As we stated here at Revive Music before, Manhattan wasn’t the only place in New York where jazz was cooking and innovating. Brooklyn has been a venerable hot house of talent and unforgettable events from Oliver Lake and Eric Dolphy living and playing in the same apartment building in Crown Heights to Freddie Hubbard serving up one of Blue Note’s most infamous live recordings.


More than 20 years ago, legendary drummer Jack DeJohnette curated a John Coltrane tribute celebration at the Brooklyn Museum. With him, he assembled ‘Trane’s gifted son, Ravi Coltrane, on sax and Matt Garrison, offspring of Coltrane quartet alum Jimmy Garrison, on bass. That trio left such an impression that DeJohnette commemorated the occasion in 2013 at the Shapeshifter Lab (co-owned by Garrison) in Brooklyn’s Gowanus neighborhood, the club that has also hosted shows by Snarky Puppy and Meshell Ndegeocello. A year later, the trio returned to the same venue before a compact crowd during two intense sets of unfiltered jazz.

The trio began with the appropriately titled “Atmosphere,” featuring DeJohnette strumming grand piano strings underneath Coltrane’s astral soprano sax and Garrison’s electro soundscapes. For “Seventh D,” the gang got rolling with some thunderous groove thanks to Garrison’s driving bass lines and DeJohnette’s rolling, prog-jazz solos. Moving on to the Ornette Coleman composition “The Good Life,” Ravi switched over to tenor sax and really put his stamp on an infectious melody, with DeJohnette’s tribal percussion adding some excitement all the while.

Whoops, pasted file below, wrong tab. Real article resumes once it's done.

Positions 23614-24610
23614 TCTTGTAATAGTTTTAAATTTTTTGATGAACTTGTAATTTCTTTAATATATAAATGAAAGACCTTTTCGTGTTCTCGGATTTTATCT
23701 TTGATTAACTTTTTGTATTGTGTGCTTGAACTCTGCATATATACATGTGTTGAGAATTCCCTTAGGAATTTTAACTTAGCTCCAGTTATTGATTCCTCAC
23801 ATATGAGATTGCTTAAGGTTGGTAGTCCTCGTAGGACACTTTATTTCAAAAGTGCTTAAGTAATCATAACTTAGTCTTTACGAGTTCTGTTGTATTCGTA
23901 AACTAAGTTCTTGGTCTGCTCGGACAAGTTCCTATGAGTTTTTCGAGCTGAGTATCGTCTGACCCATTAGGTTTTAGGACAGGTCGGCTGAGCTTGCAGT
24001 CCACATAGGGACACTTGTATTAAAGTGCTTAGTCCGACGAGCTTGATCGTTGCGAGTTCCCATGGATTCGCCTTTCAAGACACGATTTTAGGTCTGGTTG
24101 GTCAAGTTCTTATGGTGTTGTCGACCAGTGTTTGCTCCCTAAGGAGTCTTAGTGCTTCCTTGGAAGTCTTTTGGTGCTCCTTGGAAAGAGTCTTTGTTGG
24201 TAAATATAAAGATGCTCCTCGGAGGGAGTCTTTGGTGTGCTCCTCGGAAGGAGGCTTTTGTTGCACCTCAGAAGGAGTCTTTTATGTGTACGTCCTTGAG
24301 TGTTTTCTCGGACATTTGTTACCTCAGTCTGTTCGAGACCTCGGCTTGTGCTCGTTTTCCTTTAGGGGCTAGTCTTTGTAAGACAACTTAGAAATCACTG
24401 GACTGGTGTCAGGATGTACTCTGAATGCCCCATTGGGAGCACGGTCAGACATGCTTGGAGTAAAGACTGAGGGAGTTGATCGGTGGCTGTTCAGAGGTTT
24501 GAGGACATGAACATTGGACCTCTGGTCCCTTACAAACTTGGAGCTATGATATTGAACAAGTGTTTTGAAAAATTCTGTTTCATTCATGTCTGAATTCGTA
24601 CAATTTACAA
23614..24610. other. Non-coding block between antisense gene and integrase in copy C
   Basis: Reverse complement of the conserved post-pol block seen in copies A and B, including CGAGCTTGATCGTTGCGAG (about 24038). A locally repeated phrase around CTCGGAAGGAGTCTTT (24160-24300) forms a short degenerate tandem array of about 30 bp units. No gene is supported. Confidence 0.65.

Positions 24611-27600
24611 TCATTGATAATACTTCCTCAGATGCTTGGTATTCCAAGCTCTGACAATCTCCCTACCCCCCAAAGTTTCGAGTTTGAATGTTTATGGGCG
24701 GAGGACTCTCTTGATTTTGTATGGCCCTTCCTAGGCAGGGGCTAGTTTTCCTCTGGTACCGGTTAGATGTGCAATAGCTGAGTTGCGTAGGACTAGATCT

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The lone ballad of the night, “Lydia,” was a DeJohnette original, named after his wife of 47 years. Coltrane shined brightly during this loving tribute and Garrison’s understated bottom was as steady and crucial as a beating heart. Speaking of Coltrane, the trio capped the evening with two of Ravi’s dad’s songs, “Wise One” and “Countdown.” He did an expert job, recapturing the melody of the former that John created so masterfully while DeJohnette rendered the latter nearly unrecognizable with an ambient– then pounding treatment, making for a satisfying finale.

Set List

Seventh D
The Good Life
Wise One


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